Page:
J. Krishnamurti First Public Talk at San Diego State College, California 9 April 1970
This Talk is the first one of a series of 4 talks given in San Diego State College,5th April, 1970 in which Krishnamurti discusses the human condition and the structure of fear. He asks us to see if, while living in this world with so much chaos and division, we can find out what the source of the violence is and
what we can do about it.
This video can be found with multi-language subtitles here.
J. KRISHNAMURTI 1st TALK:
May I also take my coat off – thank you so much. I would like to talk about so many things, because wherever one goes, Europe, India, Australia or America, one finds more or less the same human problems. Most human beings in the world are so confused and living a contradictory life; they are thoroughly unhappy, utterly miserable and in a great deal of sorrow. And one’s life seems to be a battlefield, from the moment you’re born till you die. One finds, right through the world, division, nationalistic, linguistic, religious differences, one sect opposed to another, one way against another, each saying its way is the best and the only one and so on. There is division, conflict and war. There is division as the business world, the spiritual world, the religious world, the scientific world, or the professorial, college world.
Seeing all this division, this utter chaos, and a great deal of misery, one wonders – and I’m sure you do too – what is one to do, what course of action to be followed, the left, the centre or the right. Or is it a course of action dictated by some ideology, some belief, some authoritarian dictum; or must one follow a course of action that doesn’t depend on any authority whatsoever, neither the left, the centre, nor the right, nor any guru, any teacher, any priest, or for any organised religion, Catholic, Protestant, what you will, but follow one’s own inclination, tendency; or follow one’s own experience and knowledge, self-reliant, confident and purposeful.
[showads ad=secondl] There is so much contradiction, not only outwardly but also inwardly. And what is one to do? I’m sure you must have asked this question many times – the more serious one is the more earnest, not seeking entertainment, one must have really deeply asked this question, confronted by a world that is so chaotic, contradictory, divided, knowing very well that one has lost faith, having no trust in anybody, no teacher, no professor, no priest or authoritarian Utopia.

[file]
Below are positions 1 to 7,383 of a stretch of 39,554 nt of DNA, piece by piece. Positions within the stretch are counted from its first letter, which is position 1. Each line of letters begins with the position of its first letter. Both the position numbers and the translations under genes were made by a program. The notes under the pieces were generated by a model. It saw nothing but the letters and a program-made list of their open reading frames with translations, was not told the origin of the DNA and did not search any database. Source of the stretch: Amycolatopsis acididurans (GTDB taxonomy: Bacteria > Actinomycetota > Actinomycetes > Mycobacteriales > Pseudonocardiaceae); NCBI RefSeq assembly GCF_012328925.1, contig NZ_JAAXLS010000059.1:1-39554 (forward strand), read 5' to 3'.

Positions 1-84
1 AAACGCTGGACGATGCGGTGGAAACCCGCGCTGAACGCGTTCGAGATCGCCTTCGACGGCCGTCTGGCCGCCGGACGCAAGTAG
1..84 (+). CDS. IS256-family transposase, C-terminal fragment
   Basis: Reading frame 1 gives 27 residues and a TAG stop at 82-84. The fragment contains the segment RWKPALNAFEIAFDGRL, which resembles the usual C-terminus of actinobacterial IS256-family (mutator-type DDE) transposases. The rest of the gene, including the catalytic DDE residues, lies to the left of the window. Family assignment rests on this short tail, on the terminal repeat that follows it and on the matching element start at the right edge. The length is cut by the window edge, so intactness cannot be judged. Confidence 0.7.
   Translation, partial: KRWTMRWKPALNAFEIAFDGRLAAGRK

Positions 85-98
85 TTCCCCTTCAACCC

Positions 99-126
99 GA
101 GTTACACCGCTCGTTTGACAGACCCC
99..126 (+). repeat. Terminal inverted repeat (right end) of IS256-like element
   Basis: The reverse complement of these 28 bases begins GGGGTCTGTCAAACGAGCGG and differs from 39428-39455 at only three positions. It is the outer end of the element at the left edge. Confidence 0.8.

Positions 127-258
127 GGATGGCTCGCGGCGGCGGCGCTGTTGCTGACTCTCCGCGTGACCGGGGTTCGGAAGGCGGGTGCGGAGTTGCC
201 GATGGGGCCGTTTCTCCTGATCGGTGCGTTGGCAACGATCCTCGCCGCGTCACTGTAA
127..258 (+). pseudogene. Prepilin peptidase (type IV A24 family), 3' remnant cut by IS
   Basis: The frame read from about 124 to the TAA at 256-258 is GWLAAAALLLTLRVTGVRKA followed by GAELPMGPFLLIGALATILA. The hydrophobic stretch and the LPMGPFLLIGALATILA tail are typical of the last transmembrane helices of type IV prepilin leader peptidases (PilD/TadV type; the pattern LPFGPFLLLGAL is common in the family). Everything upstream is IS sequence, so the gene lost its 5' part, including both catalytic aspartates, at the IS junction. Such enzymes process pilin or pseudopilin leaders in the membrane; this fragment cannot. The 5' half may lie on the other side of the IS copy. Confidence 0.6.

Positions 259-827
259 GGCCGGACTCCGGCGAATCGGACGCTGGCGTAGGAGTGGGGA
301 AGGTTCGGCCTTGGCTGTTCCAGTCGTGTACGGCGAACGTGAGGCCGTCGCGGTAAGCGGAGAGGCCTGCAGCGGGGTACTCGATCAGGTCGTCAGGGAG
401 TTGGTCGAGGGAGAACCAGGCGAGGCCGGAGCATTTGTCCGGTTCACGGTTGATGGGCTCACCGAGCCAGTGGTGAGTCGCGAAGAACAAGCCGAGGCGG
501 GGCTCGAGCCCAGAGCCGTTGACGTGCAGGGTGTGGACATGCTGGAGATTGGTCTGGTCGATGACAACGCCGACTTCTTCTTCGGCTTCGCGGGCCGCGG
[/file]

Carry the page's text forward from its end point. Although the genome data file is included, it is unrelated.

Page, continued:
If you are at all serious, and I hope you are at least for this afternoon, you must have not only asked such a question of yourself, but also have found a responding answer to the challenge: what is one to do, not having faith in another, not be dependent on some saviour, some teacher, some authority, then where are you to look for light, for an understanding? And if one’s action, and life is inevitably a continuous movement of action, the very living, what is one to do?
This meeting, and the subsequent ones are not a philosophical entertainment, nor a religious amusement, and in no way a philosophical examination of life. We’re not here – at least I am not – to be entertained by you or by my own particular ideas. What we are trying to do is to find out for ourselves, confronted with this extraordinary problem of living, with all its contradictions and complexities, what is the course of action which will not be contradictory, which will be whole, complete, which will not produce more agonies, more mischief, more confusion.
And to find that out is our problem – and I think that is the only problem in life. An action that is not broken up, that is not contradictory, that is continuous, whole, complete and total, so that it doesn’t bring more sorrow, more confusion. And if you will, we will go together into this question, bearing in mind that the speaker has no authority whatsoever, because both of us are going to examine, observe, this phenomenon called life, living, and find out the truth of the matter, if there is an action, a way of living, not at odd moments or in a great crisis but every day, every minute, a way of living in which there is joy, there is no violence, no brutality, no contradiction, and obviously no imitation and dependency.